The Pompidou retrospective also revives the celebrated (briefly) Air Conditioning Show assembled (or rather not assembled) in 1967 by Art and Language, a British artists' collective. The show exhibits air-conditioned air in an empty gallery with white walls. Five curators have worked on the Pompidou's retrospective of nothing art, which includes works – or non-works – by seven other artists: Robert Barry, Stanley Brouwn, Maria Eichhorn, Bethan Huws, Robert Irwin, Roman Ondak and Laurie Parsons.

One curator, Mathieu Copeland, says the exhibition is partly an exploration of art as the rejection of art: a refusal to add to a world already too cluttered with images. "But it is not just a kind of radical, conceptual art. You are also invited to explore, in a very physical way, each different space, all of which have a different texture. It is a true experience."

One of the five spaces is devoted to a work by Roman Ondak, More Silent Than Ever, first shown in Paris three years ago. The room is empty, just like all the others, but a panel tells the visitor that, somewhere in the room, there may be a concealed listening device. The aim seems to be to encourage visitors to examine nothingness very carefully.

A group of 20 teenagers were being shown around the Pompidou retrospective yesterday by their teacher. All, or almost all of them, including the teacher, were dressed in black. Against the white walls, they resembled pieces from a chess set. The teacher, rather convincingly, praised the exhibition while the teenagers tried to stand on one another's feet or trip each other up.

Tom Lubbock: A critic's view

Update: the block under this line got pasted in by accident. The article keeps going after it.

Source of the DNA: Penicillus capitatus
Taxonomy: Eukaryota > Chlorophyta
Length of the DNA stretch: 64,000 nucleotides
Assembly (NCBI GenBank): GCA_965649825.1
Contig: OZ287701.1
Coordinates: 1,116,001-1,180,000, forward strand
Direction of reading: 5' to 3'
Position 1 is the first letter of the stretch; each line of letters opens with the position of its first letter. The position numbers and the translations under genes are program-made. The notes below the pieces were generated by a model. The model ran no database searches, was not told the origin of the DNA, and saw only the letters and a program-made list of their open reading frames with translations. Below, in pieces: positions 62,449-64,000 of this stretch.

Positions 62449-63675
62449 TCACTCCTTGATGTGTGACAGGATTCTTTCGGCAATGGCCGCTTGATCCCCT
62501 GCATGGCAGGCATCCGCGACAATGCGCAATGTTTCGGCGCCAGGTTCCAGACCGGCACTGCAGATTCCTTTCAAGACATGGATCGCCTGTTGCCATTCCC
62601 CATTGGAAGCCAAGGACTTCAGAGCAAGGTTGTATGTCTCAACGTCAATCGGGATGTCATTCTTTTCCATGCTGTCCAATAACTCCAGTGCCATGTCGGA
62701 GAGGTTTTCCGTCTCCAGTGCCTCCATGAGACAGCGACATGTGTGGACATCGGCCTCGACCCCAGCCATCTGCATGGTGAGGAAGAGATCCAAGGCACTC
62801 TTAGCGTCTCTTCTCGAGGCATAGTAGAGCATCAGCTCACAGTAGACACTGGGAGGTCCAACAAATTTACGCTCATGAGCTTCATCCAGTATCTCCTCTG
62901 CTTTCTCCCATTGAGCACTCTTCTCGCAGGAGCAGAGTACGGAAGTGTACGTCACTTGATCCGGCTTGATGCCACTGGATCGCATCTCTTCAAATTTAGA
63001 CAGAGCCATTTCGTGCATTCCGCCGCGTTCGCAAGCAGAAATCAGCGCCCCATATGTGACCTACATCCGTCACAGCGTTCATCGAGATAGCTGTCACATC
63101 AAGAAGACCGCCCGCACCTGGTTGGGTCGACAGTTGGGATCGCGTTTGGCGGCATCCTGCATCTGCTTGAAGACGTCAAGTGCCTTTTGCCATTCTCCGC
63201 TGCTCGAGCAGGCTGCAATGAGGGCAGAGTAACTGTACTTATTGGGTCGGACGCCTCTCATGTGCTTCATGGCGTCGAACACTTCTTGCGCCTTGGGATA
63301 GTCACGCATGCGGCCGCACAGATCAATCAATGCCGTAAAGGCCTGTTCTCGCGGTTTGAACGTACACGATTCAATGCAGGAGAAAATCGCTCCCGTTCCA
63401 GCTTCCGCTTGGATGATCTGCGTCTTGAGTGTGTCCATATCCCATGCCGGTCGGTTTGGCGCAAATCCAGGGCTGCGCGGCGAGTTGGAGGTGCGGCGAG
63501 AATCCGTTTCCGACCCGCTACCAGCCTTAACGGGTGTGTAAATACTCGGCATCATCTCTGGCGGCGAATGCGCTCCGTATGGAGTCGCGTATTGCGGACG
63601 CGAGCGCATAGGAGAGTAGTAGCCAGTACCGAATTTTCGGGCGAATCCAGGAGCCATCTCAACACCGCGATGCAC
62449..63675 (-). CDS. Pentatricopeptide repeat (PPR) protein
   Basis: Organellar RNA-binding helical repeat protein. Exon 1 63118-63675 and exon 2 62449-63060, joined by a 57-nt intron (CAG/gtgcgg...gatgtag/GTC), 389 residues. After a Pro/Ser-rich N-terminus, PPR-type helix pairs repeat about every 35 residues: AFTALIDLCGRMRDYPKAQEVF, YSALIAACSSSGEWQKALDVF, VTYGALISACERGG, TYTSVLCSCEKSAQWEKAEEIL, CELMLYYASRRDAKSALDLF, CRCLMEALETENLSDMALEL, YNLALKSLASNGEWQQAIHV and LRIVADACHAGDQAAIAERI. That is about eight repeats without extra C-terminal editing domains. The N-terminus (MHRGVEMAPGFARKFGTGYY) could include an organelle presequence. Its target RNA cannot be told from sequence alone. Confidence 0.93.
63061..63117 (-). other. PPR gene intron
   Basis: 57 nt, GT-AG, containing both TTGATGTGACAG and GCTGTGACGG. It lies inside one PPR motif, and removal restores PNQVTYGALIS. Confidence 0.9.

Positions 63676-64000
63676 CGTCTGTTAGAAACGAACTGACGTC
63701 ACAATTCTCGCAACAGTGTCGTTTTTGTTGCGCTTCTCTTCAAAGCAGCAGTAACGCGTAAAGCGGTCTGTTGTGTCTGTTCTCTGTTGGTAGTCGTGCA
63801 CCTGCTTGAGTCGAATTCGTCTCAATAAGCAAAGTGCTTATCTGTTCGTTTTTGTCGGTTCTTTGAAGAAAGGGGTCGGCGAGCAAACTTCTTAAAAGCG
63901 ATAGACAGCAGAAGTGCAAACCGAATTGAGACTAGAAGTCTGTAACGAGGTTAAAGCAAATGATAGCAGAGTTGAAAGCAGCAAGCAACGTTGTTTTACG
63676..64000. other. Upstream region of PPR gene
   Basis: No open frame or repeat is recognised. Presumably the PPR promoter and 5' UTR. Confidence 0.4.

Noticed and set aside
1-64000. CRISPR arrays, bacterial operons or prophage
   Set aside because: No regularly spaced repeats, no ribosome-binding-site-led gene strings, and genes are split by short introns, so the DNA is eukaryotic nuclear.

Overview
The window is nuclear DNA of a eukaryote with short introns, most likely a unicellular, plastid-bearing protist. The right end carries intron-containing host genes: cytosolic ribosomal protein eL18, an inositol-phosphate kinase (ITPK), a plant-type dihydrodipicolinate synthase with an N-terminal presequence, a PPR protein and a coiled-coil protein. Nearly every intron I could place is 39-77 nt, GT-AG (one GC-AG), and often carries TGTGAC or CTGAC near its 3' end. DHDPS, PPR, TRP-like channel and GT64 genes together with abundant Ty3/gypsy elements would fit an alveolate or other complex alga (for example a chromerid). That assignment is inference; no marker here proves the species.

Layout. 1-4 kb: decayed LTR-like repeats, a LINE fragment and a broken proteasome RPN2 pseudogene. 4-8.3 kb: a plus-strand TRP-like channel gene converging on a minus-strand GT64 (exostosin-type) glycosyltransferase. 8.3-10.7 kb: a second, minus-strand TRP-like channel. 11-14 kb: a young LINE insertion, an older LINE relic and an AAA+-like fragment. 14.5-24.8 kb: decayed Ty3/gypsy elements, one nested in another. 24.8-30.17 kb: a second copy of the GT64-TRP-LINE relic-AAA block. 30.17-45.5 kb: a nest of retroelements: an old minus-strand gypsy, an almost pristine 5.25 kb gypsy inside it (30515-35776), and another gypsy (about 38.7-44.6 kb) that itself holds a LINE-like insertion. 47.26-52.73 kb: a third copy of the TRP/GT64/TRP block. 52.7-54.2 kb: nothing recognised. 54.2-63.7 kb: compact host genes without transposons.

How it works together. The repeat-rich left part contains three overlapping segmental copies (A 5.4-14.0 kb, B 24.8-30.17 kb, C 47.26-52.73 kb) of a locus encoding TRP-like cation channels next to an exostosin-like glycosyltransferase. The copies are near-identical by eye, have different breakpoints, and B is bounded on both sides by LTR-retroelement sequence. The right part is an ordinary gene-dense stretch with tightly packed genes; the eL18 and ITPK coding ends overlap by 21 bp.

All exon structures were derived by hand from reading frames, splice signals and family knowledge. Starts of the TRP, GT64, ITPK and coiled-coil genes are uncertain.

Empty? It depends what you mean. The earliest case was not a room but a piece of music – John Cage's 4'33", where the pianist sits for four minutes and 33 seconds without playing a key. Many say there's plenty to hear in the silence.

The winner of the 2001 Turner Prize, Martin Creed, exhibited an empty room at Tate Britain. Or was it? The lights switched on and off every five seconds. That made it a pretty full, eventful room, no?

These works follow a typical trajectory of modern art. Step by step, from reduction to reduction, we make a clean sweep, from figuration to abstraction, to a uniform canvas, to a blank canvas, and then to a blank wall.

Having arrived at emptiness, fill her up again – with meanings. Sometimes the emphasis is on absence, on contemplating nothingness. Sometimes it's on noticing what you might have overlooked.

Perhaps you should notice all the gallery background noises you ignore. Perhaps you should see that art has its environment, which crucially conditions our experience of it. Or perhaps you should be looking at the only exhibits that remain in your empty gallery – yourselves.

The empties are always going to be full of something. The art consists of working out what.

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I don't know how useful these instructions are - I want to achieve something similar but using a monitor, camera and mirror format? The obvious place to look is still Dan Graham but I'm feeling like i'm not looking at a wide enough range of sources to aid the development of my final piece

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INFINITY MIRROR

This article was taken from the October 2014 issue of WIRED magazine. Be the first to read WIRED's articles in print before they're posted online, and get your hands on loads of additional content by  subscribing online.

Two reflective surfaces facing each other will copy an image between them seemingly for ever. Steve Sutton, president of the Freeside Atlanta Makerspace, talks us through the process.

1. Gather your materials

You'll need two pieces of "two-way" mirrored acrylic or a "traditional" mirror, LED (or other) lights with a power supply, a 4 x 2 piece of wood about five times the length of your frame, nails and a black material or paint.

2. Prepare the mirrors

Coating glass can be difficult. If you can get mirrored acrylic, it has the advantage of being ready-made, saving some trouble. "Tint is really hard to apply to mirrors for a beginner," Sutton confirms. You have been warned.

 

3. Space and frame the mirrors

You need a frame capable of spacing the two pieces of glass slightly apart. Make channels in the 4 x 2 with a saw. Slit the wood, then cut the pieces to fit. Nail together three peices and leave the other side open for the mirrors.

4. Light it up